If a political-critical function is ascribed to art, the question of its usefulness arises, i.e. its specific applicability. Can works of art serve as suitable media to implement, for example, ecological or social goals? Can artistic interventions and artifacts contribute to solving real problems? Using current examples, Larissa Kikol’s essay argues for breaking free from the symbolic realm. She makes the case for a practical “utilization” of art – thus taking Beuys’s theory of a social sculpture a step further.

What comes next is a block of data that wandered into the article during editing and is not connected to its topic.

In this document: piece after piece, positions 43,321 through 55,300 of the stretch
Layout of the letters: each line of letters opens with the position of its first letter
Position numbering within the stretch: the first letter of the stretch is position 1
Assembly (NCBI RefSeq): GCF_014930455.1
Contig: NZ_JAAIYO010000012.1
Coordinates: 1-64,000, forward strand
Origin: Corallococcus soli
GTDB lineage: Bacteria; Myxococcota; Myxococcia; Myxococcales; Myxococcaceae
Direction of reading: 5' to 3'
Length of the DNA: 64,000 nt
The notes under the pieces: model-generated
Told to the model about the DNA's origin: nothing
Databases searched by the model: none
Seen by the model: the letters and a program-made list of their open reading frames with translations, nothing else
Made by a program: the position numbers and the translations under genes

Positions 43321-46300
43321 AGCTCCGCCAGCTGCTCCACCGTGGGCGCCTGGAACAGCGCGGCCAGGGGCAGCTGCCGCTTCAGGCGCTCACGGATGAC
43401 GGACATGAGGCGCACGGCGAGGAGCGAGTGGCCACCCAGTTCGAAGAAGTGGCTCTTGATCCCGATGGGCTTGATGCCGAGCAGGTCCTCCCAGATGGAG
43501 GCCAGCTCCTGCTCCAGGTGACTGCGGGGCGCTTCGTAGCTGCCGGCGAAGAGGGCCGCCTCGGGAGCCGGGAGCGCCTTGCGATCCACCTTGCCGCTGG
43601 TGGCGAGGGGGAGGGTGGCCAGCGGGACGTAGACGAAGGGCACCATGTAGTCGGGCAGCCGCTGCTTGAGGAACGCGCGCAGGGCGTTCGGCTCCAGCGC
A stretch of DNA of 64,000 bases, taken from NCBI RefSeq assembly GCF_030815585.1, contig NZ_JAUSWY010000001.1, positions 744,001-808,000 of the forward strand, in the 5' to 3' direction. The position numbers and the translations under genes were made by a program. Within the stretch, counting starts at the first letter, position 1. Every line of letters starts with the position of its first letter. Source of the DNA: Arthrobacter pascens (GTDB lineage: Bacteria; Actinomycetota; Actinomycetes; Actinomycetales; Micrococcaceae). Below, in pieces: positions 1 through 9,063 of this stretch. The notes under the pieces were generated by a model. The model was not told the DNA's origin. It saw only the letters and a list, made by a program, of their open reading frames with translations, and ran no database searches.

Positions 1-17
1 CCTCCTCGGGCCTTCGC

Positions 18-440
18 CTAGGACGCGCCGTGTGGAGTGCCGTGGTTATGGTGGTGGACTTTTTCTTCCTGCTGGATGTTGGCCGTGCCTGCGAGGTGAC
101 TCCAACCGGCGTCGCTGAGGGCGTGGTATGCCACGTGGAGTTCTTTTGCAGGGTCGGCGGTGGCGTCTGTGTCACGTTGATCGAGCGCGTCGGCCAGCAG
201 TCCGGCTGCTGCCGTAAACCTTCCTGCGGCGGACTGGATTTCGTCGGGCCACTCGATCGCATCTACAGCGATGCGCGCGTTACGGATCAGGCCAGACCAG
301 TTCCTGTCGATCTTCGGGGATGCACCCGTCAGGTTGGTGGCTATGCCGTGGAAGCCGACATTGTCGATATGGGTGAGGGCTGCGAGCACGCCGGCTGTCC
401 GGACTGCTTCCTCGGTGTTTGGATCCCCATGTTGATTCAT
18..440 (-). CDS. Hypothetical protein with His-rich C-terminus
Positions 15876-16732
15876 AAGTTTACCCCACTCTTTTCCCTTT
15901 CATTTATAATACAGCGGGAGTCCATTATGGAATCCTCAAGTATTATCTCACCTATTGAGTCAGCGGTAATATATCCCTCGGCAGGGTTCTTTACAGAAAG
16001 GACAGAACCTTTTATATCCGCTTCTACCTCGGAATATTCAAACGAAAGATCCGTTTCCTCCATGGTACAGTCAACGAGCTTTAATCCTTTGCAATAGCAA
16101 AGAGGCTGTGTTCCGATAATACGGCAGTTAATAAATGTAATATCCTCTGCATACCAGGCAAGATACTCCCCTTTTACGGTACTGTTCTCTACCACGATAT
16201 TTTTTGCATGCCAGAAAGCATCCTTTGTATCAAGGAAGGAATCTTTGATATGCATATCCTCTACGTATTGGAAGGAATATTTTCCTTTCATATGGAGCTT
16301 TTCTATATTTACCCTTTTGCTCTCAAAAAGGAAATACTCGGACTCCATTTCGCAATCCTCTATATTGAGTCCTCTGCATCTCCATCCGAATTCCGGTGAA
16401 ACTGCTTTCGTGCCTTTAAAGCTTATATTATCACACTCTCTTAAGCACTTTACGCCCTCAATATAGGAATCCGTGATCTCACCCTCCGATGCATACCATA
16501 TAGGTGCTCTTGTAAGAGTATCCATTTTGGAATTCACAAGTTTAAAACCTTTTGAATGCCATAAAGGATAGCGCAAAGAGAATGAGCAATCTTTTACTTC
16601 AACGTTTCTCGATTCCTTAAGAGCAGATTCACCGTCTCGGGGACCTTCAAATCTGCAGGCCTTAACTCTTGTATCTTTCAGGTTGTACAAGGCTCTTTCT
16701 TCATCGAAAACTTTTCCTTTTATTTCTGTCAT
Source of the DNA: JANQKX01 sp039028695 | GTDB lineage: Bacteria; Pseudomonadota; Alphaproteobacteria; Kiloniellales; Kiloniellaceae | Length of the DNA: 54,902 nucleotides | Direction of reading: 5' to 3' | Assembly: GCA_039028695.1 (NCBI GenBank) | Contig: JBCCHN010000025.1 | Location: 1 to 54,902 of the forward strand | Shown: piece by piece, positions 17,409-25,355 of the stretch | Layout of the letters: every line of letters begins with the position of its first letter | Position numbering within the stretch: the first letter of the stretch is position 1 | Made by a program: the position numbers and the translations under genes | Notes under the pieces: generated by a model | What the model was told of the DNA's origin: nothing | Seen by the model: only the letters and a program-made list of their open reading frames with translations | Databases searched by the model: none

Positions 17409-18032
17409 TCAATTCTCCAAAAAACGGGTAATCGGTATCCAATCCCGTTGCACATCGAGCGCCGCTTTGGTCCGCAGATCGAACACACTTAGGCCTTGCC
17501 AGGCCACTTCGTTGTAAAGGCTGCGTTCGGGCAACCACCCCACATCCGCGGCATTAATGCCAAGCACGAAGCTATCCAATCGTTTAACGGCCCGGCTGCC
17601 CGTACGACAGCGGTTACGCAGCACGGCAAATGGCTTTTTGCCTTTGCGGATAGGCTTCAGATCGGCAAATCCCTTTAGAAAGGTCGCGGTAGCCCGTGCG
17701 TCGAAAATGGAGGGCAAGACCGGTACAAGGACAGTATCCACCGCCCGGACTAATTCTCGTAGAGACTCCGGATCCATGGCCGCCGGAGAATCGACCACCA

Larissa Kikol (*1986) studied at Kunsthochschule Berlin-Weißensee and earned her doctorate in art history at Karlsruhe University of Arts and Design. She works as a freelance art critic, writer, and publicist, e.g. for Kunstforum International, Die Zeit, art, or Monopol Online.
This book is published as the first volume of a new publication series by LaB K. The Landesbüro für Bildende Kunst, which is part of Kunsthaus NRW, provides an information and discussion platform: it aims to act as an intermediary between artists, the state administration, and cultural policy.